Best thing about this new service is that you are never placed on hold and get to talk to real repairmen in the US.

Here's a link to this great service

Good luck!

Posted on Jan 02, 2017

Ad

Add Your Answer

Uploading: 0%

my-video-file.mp4

Complete. Click "Add" to insert your video. Add

×

Loading...
Loading...

Related Questions:

1 Answer

1995 crown victoria brakes will not bleed


anual Bleeding
The primary and secondary (front and rear) hydraulic brake systems are individual systems and are bled separately. Bleed the longest line first on the individual system being serviced. During the complete bleeding operation, DO NOT allow the brake master cylinder reservoir (2K478) to run dry. Keep the master cylinder reservoirs filled with High Performance DOT-3 Brake Fluid C6AZ-19542-AA or DOT-3 equivalent meeting Ford specification ESA-M6C25-A. Never reuse brake fluid that has been drained from the hydraulic system or has been allowed to stand in an open container for an extended period of time.
NOTE: Non-ABS vehicles have the brake master cylinder (2140) mounted at an angle to the horizontal, bleeding may be better performed if the vehicle is positioned so that the brake master cylinder is horizontal.
  1. To bleed the brake system, position a suitable box wrench on the bleeder fitting on the brake wheel cylinder. Attach a rubber drain tube to the bleeder fitting. The end of the tube should fit snugly around the bleeder fitting.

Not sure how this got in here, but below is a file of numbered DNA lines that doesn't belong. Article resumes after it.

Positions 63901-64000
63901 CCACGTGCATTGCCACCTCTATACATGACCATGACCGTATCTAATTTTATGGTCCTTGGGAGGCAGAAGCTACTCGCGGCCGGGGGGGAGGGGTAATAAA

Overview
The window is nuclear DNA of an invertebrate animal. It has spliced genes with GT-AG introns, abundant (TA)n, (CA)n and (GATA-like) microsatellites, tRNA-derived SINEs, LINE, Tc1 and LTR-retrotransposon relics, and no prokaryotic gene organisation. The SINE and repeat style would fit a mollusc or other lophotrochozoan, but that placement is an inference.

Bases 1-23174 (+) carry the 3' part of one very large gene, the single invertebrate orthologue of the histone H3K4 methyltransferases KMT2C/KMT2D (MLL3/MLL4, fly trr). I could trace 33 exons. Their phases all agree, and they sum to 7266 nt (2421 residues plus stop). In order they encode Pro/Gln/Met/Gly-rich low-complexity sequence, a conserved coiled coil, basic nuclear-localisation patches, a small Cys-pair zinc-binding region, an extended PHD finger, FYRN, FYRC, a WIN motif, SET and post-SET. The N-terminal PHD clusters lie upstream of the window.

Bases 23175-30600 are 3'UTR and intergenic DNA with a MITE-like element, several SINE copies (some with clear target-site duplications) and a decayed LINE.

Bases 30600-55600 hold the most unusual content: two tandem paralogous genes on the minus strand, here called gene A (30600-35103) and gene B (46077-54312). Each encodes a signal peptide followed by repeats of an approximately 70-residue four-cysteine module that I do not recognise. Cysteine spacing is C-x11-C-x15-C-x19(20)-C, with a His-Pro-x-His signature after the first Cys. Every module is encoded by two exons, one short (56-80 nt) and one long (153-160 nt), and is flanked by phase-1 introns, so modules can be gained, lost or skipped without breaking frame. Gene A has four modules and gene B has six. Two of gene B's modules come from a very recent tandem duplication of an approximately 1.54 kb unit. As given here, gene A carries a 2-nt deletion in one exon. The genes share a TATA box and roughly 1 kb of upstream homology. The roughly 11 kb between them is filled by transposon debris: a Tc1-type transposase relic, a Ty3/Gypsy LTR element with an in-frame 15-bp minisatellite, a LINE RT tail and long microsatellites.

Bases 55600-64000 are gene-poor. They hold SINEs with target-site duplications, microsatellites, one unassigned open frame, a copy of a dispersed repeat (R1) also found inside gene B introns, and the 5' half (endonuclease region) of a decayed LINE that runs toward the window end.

1. Submerge the free end of the tube in a container partially filled with clean brake fluid, and loosen the bleeder fitting approximately three-quarters of a turn.
  1. Have an assistant push the brake pedal (2455) down slowly through its full travel. Close the bleeder fitting, then return the brake pedal to full-release position. Repeat this operation until air bubbles cease to appear at the submerged end of the bleeder tube.
  1. When the fluid is completely free of air bubbles, secure the bleeder fitting and remove the bleeder tube.
  1. Repeat this procedure at the brake wheel cylinder on the opposite side. Refill the brake master cylinder reservoir after each wheel cylinder is bled, and install the master cylinder cap and gasket. Ensure the diaphragm-type gasket is properly positioned in the master cylinder cap. When the bleeding operation is completed, the fluid level should be at the MAX line to 4.0 mm (0.16 inch) below.
  1. If the primary (front brake) system is to be bled, repeat Steps 2 through 5 at the right front brake caliper and ending at the left front brake caliper. Bleed the brake master cylinder at the bleed screw after all calipers are bled.